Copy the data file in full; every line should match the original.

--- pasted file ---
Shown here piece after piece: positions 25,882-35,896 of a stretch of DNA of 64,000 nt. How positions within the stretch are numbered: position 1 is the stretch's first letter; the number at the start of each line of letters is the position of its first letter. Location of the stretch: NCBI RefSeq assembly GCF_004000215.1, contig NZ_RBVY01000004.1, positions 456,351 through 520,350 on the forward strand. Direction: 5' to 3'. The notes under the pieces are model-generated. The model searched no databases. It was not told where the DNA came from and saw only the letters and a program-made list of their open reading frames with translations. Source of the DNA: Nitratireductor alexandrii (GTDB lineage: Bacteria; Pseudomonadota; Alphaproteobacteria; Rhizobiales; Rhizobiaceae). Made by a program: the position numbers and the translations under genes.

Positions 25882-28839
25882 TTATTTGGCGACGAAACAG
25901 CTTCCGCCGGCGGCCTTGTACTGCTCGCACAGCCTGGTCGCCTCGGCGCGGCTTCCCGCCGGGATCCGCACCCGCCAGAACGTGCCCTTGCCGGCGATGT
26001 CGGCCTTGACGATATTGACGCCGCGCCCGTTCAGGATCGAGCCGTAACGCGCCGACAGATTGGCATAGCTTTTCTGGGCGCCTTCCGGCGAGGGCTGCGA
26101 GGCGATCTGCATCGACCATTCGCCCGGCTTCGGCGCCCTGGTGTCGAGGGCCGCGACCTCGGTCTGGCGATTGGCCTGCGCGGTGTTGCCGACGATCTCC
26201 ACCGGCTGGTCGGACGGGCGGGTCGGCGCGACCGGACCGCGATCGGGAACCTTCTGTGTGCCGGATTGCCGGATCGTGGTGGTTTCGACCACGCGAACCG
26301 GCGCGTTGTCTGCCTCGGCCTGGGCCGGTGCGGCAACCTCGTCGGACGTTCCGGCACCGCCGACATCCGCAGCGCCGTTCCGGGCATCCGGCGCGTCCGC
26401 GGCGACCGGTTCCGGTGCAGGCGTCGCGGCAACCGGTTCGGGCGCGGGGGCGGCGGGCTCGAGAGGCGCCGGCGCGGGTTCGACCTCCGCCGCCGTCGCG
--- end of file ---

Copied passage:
Shown here piece after piece: positions 25,882-35,896 of a stretch of DNA of 64,000 nt. How positions within the stretch are numbered: position 1 is the stretch's first letter; the number at the start of each line of letters is the position of its first letter. Location of the stretch: NCBI RefSeq assembly GCF_004000215.1, contig NZ_RBVY01000004.1, positions 456,351 through 520,350 on the forward strand. Direction: 5' to 3'. The notes under the pieces are model-generated. The model searched no databases. It was not told where the DNA came from and saw only the letters and a program-made list of their open reading frames with translations. Source of the DNA: Nitratireductor alexandrii (GTDB lineage: Bacteria; Pseudomonadota; Alphaproteobacteria; Rhizobiales; Rhizobiaceae). Made by a program: the position numbers and the translations under genes.

Positions 25882-28839
25882 TTATTTGGCGACGAAACAG
25901 CTTCCGCCGGCGGCCTTGTACTGCTCGCACAGCCTGGTCGCCTCGGCGCGGCTTCCCGCCGGGATCCGCACCCGCCAGAACGTGCCCTTGCCGGCGATGT
26001 CGGCCTTGACGATATTGACGCCGCGCCCGTTCAGGATCGAGCCGTAACGCGCCGACAGATTGGCATAGCTTTTCTGGGCGCCTTCCGGCGAGGGCTGCGA
26101 GGCGATCTGCATCGACCATTCGCCCGGCTTCGGCGCCCTGGTGTCGAGGGCCGCGACCTCGGTCTGGCGATTGGCCTGCGCGGTGTTGCCGACGATCTCC
26201 ACCGGCTGGTCGGACGGGCGGGTCGGCGCGACCGGACCGCGATCGGGAACCTTCTGTGTGCCGGATTGCCGGATCGTGGTGGTTTCGACCACGCGAACCG
26301 GCGCGTTGTCTGCCTCGGCCTGGGCCGGTGCGGCAACCTCGTCGGACGTTCCGGCACCGCCGACATCCGCAGCGCCGTTCCGGGCATCCGGCGCGTCCGC
26401 GGCGACCGGTTCCGGTGCAGGCGTCGCGGCAACCGGTTCGGGCGCGGGGGCGGCGGGCTCGAGAGGCGCCGGCGCGGGTTCGACCTCCGCCGCCGTCGCG